Father and son walk to school
Written by Tara Abraham, Environmental Health Officer, Healthy Built Environment Team

Start small: walk to school once a week and see the difference it can make to your child’s physical and mental health and school performance and enjoyment.

What if you were told one simple change to your child’s daily routine could reduce their risk of obesity, improve their mental health, reduce their risk of asthma and increase their performance in school? The good news is this change isn’t hard to make. Research shows children who walk or bike to and from school earn all of these benefits, and more. 

When you’re a busy parent, changing daily routines to include walking or biking to school can seem like an impossible task. But the benefits are so great that I challenged myself to overcome my personal barriers to making this change for my children’s health, and you can too. 

Walking to school helps keep kids healthy and engaged

The health benefits are hard to ignore, especially when you work in public health! They include:

  • Children who walk and bike to school tend to have higher physical activity levels, helping them achieve 60 minutes of recommended daily activity, which in turn helps prevent childhood obesity and supports healthy bones.
  • Children who walk to school have higher academic performance, longer attention spans and are more alert. They have better verbal, numeric, and reasoning abilities, lower levels of stress during school and higher levels of happiness, excitement and relaxation on the journey to school. 
  • Walking to school can foster personal growth by developing a sense of independent decision making, emotional bonds with peers and road and traffic safety skills.

Even though I clearly see the benefits of active transportation to school, obstacles remain. The two major challenges include logistics: the morning time crunch and work scheduling issues and then safety concerns: the risk of unsafe drivers and concerns about stranger danger.

All of these obstacles can be overcome with a little planning. A practical way to address children’s personal safety is to make sure there is an adult accompanying your child. Try to organize walking school buses or a biking buddy system with neighbourhood parents.  Parents can also take turns to supervise the children to accommodate work and commutes. 

Making the change to walking to school is easier than you think

To tackle common road safety-related fears ICBC and the Canadian Safety Council offer these tips:

  • Map it out. Plan your child’s route with them ahead of time. Review street names and landmarks to help orient them.
  • Listen. Ensure you and your child do not use smartphones or listen to headphones during your walk so you can hear approaching traffic.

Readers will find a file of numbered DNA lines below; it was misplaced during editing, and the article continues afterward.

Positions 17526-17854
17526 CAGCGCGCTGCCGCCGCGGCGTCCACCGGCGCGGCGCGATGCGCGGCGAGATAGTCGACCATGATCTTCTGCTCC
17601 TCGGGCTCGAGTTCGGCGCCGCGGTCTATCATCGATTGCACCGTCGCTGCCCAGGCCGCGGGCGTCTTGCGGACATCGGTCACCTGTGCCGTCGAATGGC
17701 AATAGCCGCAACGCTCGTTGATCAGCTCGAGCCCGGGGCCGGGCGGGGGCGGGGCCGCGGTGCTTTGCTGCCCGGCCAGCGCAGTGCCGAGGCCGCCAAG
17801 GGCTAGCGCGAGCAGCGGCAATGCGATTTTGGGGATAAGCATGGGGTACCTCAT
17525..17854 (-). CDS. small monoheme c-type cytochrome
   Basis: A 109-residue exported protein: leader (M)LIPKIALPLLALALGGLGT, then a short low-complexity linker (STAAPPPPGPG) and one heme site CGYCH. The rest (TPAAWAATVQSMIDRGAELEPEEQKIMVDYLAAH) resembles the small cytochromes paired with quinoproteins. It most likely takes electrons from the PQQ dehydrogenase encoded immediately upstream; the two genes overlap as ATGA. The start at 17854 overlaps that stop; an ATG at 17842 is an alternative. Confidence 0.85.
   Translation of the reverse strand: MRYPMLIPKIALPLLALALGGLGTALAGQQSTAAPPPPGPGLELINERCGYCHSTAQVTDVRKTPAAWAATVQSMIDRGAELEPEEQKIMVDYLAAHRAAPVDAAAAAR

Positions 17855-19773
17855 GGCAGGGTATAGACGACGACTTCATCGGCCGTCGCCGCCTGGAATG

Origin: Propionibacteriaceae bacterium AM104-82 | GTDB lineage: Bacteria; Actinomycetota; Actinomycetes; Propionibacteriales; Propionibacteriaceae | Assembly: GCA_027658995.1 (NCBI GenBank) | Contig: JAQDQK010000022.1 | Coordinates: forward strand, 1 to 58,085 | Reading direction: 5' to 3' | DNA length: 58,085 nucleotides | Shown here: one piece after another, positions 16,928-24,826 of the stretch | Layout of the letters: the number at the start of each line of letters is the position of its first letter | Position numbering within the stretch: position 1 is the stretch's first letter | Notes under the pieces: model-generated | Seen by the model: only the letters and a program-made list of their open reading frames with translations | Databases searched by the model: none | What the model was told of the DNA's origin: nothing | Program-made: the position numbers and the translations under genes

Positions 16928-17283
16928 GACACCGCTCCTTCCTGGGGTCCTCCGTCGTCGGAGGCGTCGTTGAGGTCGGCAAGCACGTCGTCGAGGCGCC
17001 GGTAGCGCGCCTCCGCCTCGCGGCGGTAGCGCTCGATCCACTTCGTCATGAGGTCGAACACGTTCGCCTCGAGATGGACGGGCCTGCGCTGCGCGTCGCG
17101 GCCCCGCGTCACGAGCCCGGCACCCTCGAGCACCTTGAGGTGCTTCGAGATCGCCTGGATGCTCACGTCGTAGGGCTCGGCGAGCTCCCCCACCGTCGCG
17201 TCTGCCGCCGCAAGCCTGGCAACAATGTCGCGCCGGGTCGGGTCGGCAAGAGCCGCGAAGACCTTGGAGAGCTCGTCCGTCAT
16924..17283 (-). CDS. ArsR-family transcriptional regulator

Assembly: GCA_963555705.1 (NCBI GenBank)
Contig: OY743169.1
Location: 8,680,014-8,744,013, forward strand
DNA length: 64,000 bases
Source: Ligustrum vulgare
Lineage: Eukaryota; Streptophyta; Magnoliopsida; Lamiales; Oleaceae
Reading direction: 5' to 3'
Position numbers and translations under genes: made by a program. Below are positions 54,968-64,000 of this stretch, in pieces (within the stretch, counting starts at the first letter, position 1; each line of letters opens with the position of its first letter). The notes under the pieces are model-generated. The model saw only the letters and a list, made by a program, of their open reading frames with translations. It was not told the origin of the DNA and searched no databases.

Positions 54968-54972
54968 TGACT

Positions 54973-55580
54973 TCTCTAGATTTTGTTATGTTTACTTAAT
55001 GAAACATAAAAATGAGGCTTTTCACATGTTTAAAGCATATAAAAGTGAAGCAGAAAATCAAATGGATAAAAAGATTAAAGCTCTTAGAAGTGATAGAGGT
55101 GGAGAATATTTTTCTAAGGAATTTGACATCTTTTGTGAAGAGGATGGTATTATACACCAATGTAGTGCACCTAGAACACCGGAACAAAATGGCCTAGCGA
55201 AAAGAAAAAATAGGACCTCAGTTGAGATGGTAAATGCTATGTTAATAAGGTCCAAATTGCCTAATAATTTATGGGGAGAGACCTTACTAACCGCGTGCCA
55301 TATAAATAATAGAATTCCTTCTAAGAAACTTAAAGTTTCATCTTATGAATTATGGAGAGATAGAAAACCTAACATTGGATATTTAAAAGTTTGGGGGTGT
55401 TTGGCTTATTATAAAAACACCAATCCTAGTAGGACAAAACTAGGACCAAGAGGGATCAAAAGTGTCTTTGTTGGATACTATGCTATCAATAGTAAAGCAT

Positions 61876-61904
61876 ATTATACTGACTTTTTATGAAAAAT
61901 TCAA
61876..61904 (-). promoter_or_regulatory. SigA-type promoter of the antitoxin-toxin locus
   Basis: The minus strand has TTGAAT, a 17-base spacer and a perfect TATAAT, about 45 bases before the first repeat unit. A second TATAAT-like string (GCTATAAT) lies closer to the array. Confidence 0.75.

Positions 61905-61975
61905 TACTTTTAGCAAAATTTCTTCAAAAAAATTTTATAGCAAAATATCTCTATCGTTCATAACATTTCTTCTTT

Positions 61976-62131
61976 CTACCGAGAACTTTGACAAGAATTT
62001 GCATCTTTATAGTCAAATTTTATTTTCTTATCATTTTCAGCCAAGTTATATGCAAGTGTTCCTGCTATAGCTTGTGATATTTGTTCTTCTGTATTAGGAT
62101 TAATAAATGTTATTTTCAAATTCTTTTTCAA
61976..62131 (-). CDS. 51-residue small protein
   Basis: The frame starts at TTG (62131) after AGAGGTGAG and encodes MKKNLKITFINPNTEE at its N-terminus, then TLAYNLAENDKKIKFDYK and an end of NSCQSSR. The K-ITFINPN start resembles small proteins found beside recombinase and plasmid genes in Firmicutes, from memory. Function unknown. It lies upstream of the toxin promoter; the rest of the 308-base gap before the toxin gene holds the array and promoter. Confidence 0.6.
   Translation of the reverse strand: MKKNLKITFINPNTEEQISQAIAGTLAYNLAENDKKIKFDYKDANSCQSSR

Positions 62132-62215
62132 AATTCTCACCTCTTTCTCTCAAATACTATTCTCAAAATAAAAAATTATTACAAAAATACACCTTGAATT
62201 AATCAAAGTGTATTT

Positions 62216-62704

• Road rules. Make a fun and interactive game out of guessing the correct traffic signs and meanings with your child.
  • Be seen. Make sure your child wears bright clothes and/or reflective gear especially at night and in poor weather.
  • Set a good example. Never jaywalk or run to cross the street. Where possible, cross at intersections with a pedestrian crossing light or marked crosswalk.
  • Railway crossings. Only cross railway tracks at designated signals or signs and watch your step. Discourage play on or near the tracks. 
  • Look. Teach your child to ensure all vehicles stop before they step on to the road. Teach them to make eye contact with drivers before crossing, even when the walk signal is on.
  • Parked vehicles. Avoid shortcuts through parking lots or around parked cars, as it’s harder for drivers to see small children.
  • Equip your child for safety. Make sure their bike and helmet are the right size. Your child’s first bike should be equipped with a bell and reflectors.
  • Set the following safety rules for young children:
    • No playing on the road.
    • No riding on busy streets.
    • No riding at night.
    • Stop for all stop signs.
    • Ride on the right with traffic.
  • Remember the most common causes of bicycle injuries are:
    • Riding out of the driveway.
    • Running the stop sign.
    • Riding in the dark.
    • Riding in a group and following the leader’s actions.
    • Falls and resulting head injuries.

So this new school year, I’m challenging myself – and you – to make a real effort to get to know neighbours who travel to the same school and start a walking school bus or buddy biking system. Start small: do it once a week and see the difference it can make to your child’s physical and mental health and school performance and enjoyment – not to mention your own health. 


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